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Thread: Variance checklist for planning commission members

  1. #1
    Cyburbian Streck's avatar
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    Variance checklist for planning commission members

    I am proposing a checklist be compiled for Variances that come before our Planning Commission members. This would be specifically aimed at helping new members.

    What should be included in such a checklist?

    Is there already a specific checklist somewhere that could be used as a guide?

    I will propose to do another checklist for Site Plan Reviews and one for Re-Zoning. Those three seem to be the most common items that come before us.

    I think the objective is not to duplicate Planning Director reviews, but in some way to help us understand what our role is, and to assure the city that the Planning Director has reviewed the application sufficiently and his recommendation is complete and fair. Our Planning Commission does not have final determination, but only makes recommendations to the Mayor and Board of Aldermen for their final decision.

  2. #2
    Cyburbian ursus's avatar
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    Quote Originally posted by Streck View post
    I am proposing a checklist be compiled for Variances that come before our Planning Commission members. This would be specifically aimed at helping new members.

    What should be included in such a checklist?

    Is there already a specific checklist somewhere that could be used as a guide?

    I will propose to do another checklist for Site Plan Reviews and one for Re-Zoning. Those three seem to be the most common items that come before us.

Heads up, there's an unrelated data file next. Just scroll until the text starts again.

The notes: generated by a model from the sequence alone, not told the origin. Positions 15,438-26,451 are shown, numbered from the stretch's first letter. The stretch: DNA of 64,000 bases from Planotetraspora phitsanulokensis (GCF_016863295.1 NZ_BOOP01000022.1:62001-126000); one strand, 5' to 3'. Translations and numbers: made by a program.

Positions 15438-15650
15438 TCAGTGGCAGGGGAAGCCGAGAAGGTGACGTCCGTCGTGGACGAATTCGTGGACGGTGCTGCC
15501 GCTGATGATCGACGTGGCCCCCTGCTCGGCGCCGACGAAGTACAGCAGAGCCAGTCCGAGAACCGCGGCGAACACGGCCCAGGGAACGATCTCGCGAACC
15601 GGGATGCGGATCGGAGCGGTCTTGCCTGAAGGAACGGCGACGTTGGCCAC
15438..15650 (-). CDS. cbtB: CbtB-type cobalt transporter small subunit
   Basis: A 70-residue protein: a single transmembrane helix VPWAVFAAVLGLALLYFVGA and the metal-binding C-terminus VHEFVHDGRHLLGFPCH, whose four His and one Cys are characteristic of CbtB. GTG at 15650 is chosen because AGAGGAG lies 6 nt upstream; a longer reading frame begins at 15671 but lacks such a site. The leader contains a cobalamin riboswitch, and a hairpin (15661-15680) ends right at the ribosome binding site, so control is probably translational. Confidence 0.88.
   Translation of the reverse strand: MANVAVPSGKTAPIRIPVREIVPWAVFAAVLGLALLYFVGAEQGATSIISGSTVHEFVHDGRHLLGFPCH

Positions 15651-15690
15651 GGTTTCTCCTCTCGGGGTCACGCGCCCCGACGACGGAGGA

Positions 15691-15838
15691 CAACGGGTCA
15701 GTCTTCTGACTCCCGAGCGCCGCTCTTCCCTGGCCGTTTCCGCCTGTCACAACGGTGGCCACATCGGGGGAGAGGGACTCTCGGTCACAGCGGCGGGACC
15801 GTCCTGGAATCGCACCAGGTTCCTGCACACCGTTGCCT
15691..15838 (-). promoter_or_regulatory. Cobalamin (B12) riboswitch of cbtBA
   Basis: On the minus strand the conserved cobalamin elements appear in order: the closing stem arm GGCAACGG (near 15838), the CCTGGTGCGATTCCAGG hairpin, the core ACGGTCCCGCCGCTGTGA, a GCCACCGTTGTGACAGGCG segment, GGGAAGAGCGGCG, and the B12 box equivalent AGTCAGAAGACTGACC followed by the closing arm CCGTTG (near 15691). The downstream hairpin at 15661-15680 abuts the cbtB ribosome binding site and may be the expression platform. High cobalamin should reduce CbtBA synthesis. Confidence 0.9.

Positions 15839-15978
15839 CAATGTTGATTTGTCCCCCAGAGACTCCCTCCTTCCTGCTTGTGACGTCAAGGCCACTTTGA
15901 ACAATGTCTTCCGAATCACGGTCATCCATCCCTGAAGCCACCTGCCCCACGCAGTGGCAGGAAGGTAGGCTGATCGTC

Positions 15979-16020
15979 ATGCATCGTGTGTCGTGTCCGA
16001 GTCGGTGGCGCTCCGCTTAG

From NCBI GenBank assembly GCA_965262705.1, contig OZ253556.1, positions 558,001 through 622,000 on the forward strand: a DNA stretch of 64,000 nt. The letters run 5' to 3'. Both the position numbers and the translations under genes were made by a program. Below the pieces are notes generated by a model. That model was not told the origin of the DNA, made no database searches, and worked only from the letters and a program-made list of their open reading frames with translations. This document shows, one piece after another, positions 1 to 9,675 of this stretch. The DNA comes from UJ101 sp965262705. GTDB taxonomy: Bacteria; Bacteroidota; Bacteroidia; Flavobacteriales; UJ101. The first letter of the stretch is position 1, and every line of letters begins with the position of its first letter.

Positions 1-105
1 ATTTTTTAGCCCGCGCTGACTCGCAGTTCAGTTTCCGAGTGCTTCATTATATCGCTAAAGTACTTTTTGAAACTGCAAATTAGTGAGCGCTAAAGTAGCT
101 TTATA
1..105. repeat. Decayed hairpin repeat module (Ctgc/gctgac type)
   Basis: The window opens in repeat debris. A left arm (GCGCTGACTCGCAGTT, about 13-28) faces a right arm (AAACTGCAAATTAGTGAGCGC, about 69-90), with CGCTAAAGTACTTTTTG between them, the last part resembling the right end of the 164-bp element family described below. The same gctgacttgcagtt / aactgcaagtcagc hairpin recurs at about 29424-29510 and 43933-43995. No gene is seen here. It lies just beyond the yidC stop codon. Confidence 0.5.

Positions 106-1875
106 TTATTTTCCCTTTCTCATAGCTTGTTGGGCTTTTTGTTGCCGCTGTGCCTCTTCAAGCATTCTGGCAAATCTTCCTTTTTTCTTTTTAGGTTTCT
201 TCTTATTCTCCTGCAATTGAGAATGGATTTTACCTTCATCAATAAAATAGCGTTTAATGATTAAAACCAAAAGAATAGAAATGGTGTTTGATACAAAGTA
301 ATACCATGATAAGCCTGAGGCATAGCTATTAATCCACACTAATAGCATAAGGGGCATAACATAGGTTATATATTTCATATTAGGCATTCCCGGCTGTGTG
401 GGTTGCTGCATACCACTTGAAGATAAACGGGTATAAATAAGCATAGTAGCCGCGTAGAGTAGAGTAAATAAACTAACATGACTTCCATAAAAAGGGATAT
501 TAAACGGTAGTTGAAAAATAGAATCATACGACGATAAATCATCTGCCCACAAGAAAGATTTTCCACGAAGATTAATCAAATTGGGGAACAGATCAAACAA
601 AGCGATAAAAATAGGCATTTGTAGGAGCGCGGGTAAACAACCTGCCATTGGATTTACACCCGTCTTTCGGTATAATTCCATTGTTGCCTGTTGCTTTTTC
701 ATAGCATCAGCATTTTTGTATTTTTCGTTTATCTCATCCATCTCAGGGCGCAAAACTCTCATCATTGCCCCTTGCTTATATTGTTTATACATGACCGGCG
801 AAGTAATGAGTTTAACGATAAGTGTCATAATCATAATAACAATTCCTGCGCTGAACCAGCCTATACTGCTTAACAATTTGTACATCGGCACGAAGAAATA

I think the objective is not to duplicate Planning Director reviews, but in some way to help us understand what our role is, and to assure the city that the Planning Director has reviewed the application sufficiently and his recommendation is complete and fair. Our Planning Commission does not have final determination, but only makes recommendations to the Mayor and Board of Aldermen for their final decision.
    Seeing if I'm reading this right; the checklist would be to help a board/commission member perform their own sort of independent mini-review? I've never used a checklist like that, but within my reports I generally go over each aspect or test (especially with a variance) so that they have a good idea where the application intersects with the code and either passes or fails point by point.

    Am I reading your intent correctly?
    "...I would never try to tick Hink off. He kinda intimidates me. He's quite butch, you know." - Maister

  3. #3